Obituary: Paul Freeman, Chicago Sinfonietta founder, 79

Posted on: July 23, 2015

“Maestro Paul Freeman, who for 24 years was the Music Director of the Chicago Sinfonietta—a post he held since his founding of the orchestra in 1987—died Tuesday night, July 21,” writes Hedy Weiss in Wednesday’s (7/22) Chicago Sun-Times. Freeman “had been fighting a number of physical challenges over the last few years…. Freeman led more than 100 orchestras in more than 30 countries,” including the Dallas and Detroit symphonies, where he was associate conductor; he held music director and principal guest conductor positions at the Czech National Symphony Orchestra, the Victoria Symphony (Canada), Helsinki Philharmonic, and Opera Theatre of Rochester, New York. “Freeman’s nine-LP series tracing the history of black symphonic composers from 1750 to the present garnered a great deal of attention on the Columbia label in the mid-1970s” and he also made recordings with the London Philharmonic and English Chamber Orchestra. Born in Richmond, Virginia, “Freeman received his Ph.D. from the Eastman School of Music and studied on a U.S. Fulbright Grant in Berlin.” In 2005, Freeman was honored by HistoryMakers, a nonprofit committed to preserving and making accessible the personal stories of African Americans. Survivors include his wife, Cornelia, and son, Douglas. A memorial service is being planned in September in Chicago. Since 2011, Mei-Ann Chen has been music director of the Sinfonietta, whose stated mission is to “serve as a national model for inclusiveness and innovation in classical music.”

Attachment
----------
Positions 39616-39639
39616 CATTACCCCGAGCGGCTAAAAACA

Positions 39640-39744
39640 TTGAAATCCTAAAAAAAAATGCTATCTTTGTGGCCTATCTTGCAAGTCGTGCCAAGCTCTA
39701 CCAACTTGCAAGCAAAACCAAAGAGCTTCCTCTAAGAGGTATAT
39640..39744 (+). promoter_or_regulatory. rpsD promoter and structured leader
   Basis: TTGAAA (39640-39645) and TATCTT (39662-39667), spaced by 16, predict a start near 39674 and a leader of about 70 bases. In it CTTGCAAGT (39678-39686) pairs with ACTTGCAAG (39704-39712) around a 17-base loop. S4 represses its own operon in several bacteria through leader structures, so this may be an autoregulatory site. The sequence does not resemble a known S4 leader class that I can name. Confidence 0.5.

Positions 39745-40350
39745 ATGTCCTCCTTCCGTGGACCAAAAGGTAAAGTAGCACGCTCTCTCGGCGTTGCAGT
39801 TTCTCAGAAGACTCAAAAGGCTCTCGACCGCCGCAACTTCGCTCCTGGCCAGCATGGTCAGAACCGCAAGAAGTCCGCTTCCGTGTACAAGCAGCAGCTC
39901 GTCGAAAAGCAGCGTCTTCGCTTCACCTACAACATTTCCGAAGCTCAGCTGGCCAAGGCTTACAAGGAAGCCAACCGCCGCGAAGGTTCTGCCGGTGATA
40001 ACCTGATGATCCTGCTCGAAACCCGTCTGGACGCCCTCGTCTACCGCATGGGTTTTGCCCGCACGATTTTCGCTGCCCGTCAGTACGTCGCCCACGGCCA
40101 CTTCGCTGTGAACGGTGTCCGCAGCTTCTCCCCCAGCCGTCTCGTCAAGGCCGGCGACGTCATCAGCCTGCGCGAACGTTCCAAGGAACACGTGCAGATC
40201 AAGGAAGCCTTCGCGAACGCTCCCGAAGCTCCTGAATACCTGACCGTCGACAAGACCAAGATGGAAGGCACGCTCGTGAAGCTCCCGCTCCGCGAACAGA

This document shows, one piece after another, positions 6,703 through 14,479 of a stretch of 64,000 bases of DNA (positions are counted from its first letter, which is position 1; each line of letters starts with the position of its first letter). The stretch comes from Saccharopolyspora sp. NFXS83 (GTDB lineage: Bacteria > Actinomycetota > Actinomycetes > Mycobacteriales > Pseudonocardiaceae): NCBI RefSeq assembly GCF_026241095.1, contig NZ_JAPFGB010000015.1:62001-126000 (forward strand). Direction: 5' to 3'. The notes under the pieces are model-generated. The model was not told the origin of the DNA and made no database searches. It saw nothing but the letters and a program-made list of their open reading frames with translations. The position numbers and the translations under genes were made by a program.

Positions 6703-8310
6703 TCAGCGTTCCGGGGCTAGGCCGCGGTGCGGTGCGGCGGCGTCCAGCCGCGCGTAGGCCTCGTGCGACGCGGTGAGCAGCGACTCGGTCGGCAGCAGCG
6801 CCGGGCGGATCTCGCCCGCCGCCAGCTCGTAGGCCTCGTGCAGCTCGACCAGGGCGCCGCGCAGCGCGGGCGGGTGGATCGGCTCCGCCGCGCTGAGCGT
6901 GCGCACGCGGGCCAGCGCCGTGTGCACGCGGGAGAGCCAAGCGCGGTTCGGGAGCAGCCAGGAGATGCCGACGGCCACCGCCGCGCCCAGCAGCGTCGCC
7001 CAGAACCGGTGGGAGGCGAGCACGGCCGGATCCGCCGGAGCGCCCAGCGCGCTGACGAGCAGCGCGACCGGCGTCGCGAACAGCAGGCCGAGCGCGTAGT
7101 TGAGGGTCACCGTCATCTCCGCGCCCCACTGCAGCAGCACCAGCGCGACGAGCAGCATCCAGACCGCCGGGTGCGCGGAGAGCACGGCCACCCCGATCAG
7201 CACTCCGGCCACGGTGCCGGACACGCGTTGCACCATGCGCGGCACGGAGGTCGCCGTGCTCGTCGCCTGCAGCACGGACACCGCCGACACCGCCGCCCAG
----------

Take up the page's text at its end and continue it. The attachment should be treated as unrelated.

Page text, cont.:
Posted July 23, 2015